The romance belongs to Amy and Jack and, to a lesser extent, Gwen and Hal. Gwen and Hal are good, decent people, who find unexpected happiness together. Their marriage is satisfying in ways that neither of their first marriages was, and yet Seidel shows us that both of them were happy in those first marriages; they loved John and Eleanor and grieved their loss. They are good parents. They worry about their children but recognize the days of parental fix-its have ended. Hal is a loving grandfather, and Gwen is delighted with the chance at that new role. Her scenes with baby Thomas were particularly endearing.
Amy and Jack’s relationship supplies the more conventional romance, conventional at least in their youth and in their journey to the HEA. Neither is conventional heroine/hero material. Amy is dedicated to her career. She loves the skating itself, but she also loves the disciplined world of a professional skater, the creation of the routines, the clothes, and the perks of fame and wealth. I found the latter quite refreshing. The changes in her are organic, and we understand her gradual awareness of how important it is to her to be not just her best as a skater but also her best as a daughter, a sister, an aunt. I loved that her love for Jack and the sex they enjoyed were reflected in a new physical awareness and greater sensuality in her skating routines.
Jack is a wonderful hero, all guy in his determination to fix things, whether the problem be a sauna that needs repairing or a young cousin who needs a friend. His love for his mother and sister and the baggage he carries because he thinks he disappointed his father are integral parts of who he is. He is a doer rather than a talker, and yet his words can be powerful and moving. He tells Amy as he leaves her, “Just remember—every time you put on your skates, every time you open a door and all sorts of cameras go off, just remember that you are loved.”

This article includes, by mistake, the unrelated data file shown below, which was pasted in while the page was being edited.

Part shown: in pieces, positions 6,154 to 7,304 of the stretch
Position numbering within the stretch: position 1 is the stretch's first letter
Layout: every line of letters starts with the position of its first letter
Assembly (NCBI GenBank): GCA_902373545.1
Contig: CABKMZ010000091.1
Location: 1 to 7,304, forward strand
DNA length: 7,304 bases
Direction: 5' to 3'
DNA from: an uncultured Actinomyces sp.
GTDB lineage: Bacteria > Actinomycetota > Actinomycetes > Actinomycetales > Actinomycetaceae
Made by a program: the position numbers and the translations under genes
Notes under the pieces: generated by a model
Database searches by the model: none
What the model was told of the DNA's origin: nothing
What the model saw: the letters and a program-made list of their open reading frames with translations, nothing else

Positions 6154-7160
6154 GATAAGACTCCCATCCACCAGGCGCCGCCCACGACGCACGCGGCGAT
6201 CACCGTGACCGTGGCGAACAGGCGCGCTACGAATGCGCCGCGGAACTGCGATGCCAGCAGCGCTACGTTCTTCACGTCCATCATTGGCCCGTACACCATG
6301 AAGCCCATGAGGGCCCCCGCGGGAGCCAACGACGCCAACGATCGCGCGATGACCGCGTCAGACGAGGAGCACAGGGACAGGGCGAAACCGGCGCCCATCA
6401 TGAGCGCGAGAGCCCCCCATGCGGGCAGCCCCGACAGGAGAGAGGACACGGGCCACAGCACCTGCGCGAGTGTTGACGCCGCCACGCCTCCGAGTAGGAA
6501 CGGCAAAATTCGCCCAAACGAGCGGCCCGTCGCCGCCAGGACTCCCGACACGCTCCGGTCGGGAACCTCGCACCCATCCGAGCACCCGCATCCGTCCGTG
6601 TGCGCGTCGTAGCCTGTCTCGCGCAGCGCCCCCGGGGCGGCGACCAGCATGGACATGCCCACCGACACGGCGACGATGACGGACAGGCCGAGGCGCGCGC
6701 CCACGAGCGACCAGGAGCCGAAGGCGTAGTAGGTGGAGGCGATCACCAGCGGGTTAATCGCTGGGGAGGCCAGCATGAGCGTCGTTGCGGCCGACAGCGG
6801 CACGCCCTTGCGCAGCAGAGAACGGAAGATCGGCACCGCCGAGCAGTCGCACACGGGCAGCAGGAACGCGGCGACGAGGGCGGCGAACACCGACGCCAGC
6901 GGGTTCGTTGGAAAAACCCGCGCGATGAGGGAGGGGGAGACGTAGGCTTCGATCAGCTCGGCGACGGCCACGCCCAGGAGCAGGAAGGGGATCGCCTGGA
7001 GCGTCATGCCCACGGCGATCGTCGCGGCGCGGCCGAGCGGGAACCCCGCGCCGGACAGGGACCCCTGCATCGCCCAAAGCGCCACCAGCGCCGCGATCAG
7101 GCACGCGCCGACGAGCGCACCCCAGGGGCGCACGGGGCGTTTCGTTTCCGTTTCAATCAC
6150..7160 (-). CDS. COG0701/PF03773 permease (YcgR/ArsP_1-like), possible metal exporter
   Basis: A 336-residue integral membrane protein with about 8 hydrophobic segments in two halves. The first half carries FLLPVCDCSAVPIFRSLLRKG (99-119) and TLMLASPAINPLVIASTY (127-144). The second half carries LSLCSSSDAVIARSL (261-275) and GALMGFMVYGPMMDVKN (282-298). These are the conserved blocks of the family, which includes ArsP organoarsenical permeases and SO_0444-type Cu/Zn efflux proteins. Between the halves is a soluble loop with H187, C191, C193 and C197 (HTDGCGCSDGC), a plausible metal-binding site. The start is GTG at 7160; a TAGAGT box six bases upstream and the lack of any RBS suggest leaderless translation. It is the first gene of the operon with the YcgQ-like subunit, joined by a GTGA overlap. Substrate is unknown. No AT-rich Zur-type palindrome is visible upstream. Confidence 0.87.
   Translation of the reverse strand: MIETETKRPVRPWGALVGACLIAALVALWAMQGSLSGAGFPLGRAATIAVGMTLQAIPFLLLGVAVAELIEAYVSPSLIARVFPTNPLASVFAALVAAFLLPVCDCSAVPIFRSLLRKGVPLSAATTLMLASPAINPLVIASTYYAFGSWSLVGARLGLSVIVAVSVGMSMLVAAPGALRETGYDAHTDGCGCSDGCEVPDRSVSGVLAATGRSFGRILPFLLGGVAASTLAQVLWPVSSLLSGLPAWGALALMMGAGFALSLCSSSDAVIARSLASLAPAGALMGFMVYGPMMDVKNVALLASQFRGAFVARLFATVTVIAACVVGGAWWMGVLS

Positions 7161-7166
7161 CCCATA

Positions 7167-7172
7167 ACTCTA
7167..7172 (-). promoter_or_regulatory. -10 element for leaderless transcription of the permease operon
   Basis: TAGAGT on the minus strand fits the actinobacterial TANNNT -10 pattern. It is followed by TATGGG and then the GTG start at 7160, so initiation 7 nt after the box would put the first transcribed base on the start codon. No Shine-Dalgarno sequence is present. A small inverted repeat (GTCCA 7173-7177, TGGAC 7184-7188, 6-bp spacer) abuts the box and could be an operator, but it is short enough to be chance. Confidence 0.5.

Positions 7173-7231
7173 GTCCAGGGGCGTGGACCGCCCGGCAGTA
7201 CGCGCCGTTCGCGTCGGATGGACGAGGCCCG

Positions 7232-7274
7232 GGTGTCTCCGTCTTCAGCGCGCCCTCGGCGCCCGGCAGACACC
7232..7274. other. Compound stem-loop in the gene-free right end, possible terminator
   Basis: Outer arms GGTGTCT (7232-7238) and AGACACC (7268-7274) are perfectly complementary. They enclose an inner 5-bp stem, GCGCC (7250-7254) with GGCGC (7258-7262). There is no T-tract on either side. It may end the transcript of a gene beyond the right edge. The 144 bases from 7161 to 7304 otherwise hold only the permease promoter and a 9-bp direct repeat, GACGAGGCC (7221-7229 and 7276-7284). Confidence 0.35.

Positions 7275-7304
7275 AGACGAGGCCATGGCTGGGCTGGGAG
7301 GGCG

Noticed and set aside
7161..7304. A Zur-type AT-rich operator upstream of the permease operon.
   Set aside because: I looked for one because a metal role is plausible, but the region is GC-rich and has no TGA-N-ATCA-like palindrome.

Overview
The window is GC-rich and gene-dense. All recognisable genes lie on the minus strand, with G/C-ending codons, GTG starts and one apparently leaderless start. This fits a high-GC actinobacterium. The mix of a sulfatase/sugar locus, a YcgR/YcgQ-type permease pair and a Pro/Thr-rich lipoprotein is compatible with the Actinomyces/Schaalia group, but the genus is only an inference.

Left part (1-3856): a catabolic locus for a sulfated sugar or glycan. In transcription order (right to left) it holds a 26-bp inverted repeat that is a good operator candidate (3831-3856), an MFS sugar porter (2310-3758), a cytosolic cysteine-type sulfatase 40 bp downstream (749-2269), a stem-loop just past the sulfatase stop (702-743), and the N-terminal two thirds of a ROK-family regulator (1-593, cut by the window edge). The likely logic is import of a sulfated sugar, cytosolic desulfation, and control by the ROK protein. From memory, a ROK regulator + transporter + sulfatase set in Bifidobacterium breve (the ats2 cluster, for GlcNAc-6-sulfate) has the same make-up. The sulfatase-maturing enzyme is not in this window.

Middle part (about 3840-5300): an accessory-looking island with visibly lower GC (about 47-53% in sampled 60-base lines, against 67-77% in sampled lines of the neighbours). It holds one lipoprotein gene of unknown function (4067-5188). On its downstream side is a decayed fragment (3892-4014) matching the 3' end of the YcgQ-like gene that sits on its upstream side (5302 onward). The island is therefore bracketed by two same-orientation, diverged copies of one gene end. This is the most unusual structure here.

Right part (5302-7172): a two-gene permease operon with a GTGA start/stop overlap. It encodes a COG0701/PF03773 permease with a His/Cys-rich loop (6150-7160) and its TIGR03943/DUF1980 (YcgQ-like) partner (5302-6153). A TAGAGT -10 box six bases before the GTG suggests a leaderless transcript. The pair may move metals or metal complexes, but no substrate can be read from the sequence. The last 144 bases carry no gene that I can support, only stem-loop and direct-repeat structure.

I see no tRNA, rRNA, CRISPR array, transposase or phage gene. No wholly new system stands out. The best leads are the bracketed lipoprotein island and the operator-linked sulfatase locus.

In addition to the romances, Seidel gives her readers a look at two marriages. The look at Ian’s marriage to Joyce is less intimate, but the reader sees enough to be aware of Joyce’s insecurities, enough to understand her choices even when finding them deplorable, and enough to hope Ian and his two young children find happiness. Because the reader has access to Phoebe’s thoughts, the view of her marriage is more revealing. It is a solid marriage between two people who know and respect one another, who care about one another’s needs, who are still stirred to passion for one another after more than fourteen years of marriage. Phoebe’s husband, Giles, with his quiet strength and concern for others is one of my favorite characters in the story.
World building is not a word that is used often in talking about contemporaries, but it is a skill at which Seidel excels. She creates a world—full, rich, and varied. Her fabric is not history or fantasy but rather reality as ordinary, and as extraordinary, as the reality the reader inhabits daily. I finish a Seidel book with a sigh of pleasure for the world I have visited for a few hours, and then I turn with fresh appreciation for the intricacies and revelations of my own world. If you require adventure and sizzle to love a book, <i>Summer’s End</i> is not a book for you. But if you appreciate characters so real you can imagine having lunch with them, a story that will engage your head and your heart, and prose pitch perfect in every syllable, I highly recommend this book--or any other book that carries the name Kathleen Gilles Seidel.